vann-familyWritten by Mara Williams

Dalton and Rhonda Vann have sat in the pews at Graceway church for the last 20 years, near the front, close to the Word.

But the couple has been together for 30 years. They met in 1982 at Lee’s Summit High School back when inter-racial dating was not so generally accepted there.

That means their courtship wasn’t the typical easygoing high school sweetheart romance. It was tough.

Dalton was a high school jock, All-State, and All-Conference wide receiver. He shined on the basketball court and in track and field too.

“Everybody knew who I was,” Dalton said. But Rhonda, she was the new girl, a freshman, quiet and unassuming. “Nobody knew who I was,” she recalled. That was until she caught Dalton’s eye. He was a junior and very popular.

The two became fast friends.

Nobody picked on the star athlete, but Rhonda heard the racially-charged taunts from both sides of the race line.

They tried to keep their friendship low key. “I remember that in school I just wanted you to hold my hand,” Dalton recalled, his eyes tearing up as he remembered the tough time the two had trying to be boyfriend and girlfriend at a time when nobody wanted to see them together.

“I hated high school,” Rhonda said.

Both recall growing up going to church. Like so many young people, when mama went to church the kids went too, with the change they were supposed to put in the offering plate. But Dalton admits his little money didn’t always make it into the plate. He laughs. But says the time he spent as a kid at Morning Star Baptist Church in Kansas City, “was the beginning of my faith. I knew that was something you were supposed to do on Sundays,” he said.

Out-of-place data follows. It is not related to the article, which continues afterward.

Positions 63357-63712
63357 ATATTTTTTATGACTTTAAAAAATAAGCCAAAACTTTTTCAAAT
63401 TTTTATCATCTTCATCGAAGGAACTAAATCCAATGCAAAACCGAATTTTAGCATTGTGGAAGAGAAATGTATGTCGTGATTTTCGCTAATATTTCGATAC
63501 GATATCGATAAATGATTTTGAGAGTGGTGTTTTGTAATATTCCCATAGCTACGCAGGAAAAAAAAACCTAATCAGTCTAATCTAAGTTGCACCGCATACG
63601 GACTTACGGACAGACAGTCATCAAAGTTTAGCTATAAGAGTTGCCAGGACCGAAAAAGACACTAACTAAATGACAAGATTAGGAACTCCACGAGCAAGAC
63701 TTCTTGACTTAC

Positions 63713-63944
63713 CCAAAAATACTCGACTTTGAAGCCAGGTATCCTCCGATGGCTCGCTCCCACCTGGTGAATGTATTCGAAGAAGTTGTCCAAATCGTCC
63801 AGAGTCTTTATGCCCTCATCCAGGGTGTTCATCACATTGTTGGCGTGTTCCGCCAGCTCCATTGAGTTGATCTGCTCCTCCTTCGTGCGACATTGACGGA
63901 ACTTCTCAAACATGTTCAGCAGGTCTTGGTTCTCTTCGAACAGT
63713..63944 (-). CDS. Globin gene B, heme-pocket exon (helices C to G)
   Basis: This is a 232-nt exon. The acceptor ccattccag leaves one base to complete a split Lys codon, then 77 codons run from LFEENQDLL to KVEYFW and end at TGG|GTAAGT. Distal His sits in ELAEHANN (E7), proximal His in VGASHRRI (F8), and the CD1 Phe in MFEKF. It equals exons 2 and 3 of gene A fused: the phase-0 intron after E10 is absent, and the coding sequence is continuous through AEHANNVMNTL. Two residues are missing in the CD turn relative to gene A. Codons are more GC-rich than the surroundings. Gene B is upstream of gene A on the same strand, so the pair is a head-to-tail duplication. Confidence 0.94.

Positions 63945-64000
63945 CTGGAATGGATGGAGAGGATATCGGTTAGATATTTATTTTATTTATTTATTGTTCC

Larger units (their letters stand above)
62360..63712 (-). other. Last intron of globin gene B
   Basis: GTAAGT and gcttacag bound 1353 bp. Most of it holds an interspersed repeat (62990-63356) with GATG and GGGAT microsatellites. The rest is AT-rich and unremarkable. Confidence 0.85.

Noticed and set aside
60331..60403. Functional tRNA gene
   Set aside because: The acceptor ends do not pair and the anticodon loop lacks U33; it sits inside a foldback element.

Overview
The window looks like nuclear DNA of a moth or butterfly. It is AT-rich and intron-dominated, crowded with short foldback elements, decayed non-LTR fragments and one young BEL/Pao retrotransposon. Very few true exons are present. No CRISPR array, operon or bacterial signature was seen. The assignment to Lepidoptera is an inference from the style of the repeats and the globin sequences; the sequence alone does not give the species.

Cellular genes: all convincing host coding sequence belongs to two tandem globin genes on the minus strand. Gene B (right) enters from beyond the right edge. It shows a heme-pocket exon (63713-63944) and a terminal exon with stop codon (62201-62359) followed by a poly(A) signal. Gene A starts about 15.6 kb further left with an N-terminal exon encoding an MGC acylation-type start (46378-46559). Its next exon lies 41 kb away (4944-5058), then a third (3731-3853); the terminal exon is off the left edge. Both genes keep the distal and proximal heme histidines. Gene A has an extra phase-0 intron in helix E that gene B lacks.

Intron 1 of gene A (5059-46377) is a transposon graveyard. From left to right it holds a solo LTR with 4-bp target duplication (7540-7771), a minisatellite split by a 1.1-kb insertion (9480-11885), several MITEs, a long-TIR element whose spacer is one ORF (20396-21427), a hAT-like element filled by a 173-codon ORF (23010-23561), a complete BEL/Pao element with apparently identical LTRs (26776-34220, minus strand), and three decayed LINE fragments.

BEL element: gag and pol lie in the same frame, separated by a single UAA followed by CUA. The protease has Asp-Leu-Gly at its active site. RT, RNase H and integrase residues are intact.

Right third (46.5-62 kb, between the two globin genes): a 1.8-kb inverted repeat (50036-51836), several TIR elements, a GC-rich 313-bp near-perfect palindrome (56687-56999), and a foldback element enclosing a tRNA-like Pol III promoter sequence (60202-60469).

When Dalton graduated high school, he headed to college, a football star who was sought after by several Midwest college programs. Dalton had planned to attend the University of Kansas but ended up at Southwest Baptist University in Bolivar.

“I know now that God put me at Southwest.” He’d gone to visit the school with a friend who was also interested in the school. They got snowed in for three days and Dalton fell in love with the place.

“God was always with me, but believe me I was not a very Christian guy when I was at Southwest,” he said. “Being a Christian school they had 750 rules and I was there to break all of them.” Southwest also had mandatory chapel. Dalton went.

Rhonda graduated and went straight to work. The two got married and had their first son. Even some family members who were racially intolerant and didn’t want the two to marry, gave them a rough time.

For a while the two lived together in Bolivar, where work was scarce for Rhonda. When she got a job at Sprint she and their son Deron moved back to Lee’s Summit. Dalton stayed to finish school.

That was tough too.

“But she stayed with me through everything,” Dalton said. “You make that clear here,” he said, that Rhonda has always been the wind beneath his wings.

In college, like in high school Dalton was a leader. On and off the football field his friends looked to him for direction.

Friends, even his college coach, told him more than once that someday he’d be a coach.

“I remember saying, man, I ain’t gonna be no coach. Coaches don’t make no money.” He laughed.